In denying Pulphus’s and Clay’s request for an injunction, the court agreed with the AOC, finding that a reasonable viewer would interpret the works on display as sanctioned by the government—a key legal point in determining if the exhibition qualified as “government speech.”
In his opinion, Judge John D. Bates wrote “there is little doubt that the removal of the painting was based on its viewpoint.” But he noted the AOC is “free to discriminate based on viewpoint” given his determination that the exhibition is “government speech.”
To reach this determination, the court highlighted that the work was sponsored by a congressman and displayed in a government building accessible only with congressional escort. Dismissing the plaintiff’s assertion that Pulphus’s work was selected by a private panel, the court noted that the works were accompanied by wall text identifying the district and representative who selected the piece for inclusion.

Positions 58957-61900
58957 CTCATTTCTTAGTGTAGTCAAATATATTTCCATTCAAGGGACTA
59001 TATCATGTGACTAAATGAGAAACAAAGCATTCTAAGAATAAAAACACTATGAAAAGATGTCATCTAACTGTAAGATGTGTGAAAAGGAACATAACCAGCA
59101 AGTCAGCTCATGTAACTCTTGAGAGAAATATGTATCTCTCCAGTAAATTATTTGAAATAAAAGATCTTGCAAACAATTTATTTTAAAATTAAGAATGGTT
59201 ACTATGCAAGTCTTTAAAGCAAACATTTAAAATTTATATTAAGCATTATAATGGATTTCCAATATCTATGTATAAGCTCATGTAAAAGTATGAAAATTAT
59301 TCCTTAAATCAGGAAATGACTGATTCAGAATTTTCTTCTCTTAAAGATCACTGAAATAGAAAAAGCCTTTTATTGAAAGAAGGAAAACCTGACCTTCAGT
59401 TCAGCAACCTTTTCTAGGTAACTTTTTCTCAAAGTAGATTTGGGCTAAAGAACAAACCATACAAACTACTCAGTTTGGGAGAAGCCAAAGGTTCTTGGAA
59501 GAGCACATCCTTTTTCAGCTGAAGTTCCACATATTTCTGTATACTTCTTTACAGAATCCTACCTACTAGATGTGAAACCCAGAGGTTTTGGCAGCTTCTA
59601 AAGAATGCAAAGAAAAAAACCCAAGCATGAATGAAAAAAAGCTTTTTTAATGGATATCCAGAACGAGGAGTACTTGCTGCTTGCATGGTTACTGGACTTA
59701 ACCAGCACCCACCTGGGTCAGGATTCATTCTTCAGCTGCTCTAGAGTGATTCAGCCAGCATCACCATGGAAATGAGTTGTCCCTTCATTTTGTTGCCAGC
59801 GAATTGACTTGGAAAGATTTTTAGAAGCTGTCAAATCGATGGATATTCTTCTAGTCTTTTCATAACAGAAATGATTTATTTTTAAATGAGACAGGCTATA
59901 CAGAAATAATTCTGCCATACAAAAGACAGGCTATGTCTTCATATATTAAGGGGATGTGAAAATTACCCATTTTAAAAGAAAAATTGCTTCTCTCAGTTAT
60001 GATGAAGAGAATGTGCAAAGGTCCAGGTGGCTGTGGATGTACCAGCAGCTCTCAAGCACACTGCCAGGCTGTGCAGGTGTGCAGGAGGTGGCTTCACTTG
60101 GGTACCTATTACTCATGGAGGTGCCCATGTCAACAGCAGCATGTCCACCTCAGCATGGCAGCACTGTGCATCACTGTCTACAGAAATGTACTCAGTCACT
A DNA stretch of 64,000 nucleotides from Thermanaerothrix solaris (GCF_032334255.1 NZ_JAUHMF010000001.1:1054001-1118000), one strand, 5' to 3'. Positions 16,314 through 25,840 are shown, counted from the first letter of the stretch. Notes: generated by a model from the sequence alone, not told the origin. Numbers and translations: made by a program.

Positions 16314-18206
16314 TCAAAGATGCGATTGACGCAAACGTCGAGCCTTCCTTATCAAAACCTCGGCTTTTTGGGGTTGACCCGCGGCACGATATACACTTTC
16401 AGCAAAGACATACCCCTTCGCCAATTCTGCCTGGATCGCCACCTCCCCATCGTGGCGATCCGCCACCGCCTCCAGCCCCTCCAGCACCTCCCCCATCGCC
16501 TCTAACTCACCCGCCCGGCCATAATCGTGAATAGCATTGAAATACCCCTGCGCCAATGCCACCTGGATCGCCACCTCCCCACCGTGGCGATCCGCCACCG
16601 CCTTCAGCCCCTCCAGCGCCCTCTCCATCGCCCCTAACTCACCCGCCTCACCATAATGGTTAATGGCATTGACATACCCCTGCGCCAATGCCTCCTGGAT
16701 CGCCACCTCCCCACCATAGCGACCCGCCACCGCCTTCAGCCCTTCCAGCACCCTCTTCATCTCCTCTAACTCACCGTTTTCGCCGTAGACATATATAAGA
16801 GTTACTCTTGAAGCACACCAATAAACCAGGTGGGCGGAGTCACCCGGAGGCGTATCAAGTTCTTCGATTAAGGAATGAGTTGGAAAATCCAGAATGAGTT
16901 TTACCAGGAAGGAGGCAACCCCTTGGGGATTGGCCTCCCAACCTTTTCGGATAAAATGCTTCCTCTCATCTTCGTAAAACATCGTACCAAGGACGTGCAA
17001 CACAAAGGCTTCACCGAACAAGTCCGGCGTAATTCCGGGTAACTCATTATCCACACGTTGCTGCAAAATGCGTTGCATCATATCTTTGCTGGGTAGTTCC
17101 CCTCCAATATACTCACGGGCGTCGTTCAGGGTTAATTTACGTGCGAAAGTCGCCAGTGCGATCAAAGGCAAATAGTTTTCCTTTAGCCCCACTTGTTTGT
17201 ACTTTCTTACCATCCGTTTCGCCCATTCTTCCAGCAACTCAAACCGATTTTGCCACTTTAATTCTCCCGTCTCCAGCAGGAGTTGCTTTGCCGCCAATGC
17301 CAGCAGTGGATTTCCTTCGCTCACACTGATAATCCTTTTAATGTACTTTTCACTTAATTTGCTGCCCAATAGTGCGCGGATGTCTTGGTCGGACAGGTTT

The plaintiffs also asserted that no reasonable observer would interpret the roughly 400 winning works on view as messengers of the government’s viewpoint. But the court noted the government exerted editorial control over the exhibition, which amounted to “expressive conduct,” even if the resulting show didn’t convey a single unified message. In doing so, the court also rejected the notion that the AOC had created a “de facto” public forum by rarely exerting editorial control in the past.
“The danger of this precedent is that this new doctrine of government speech has the potential to really swallow the concept of public forum or limited public forum,” said Tulin. “Our appeal will show the D.C. circuit what is at stake.”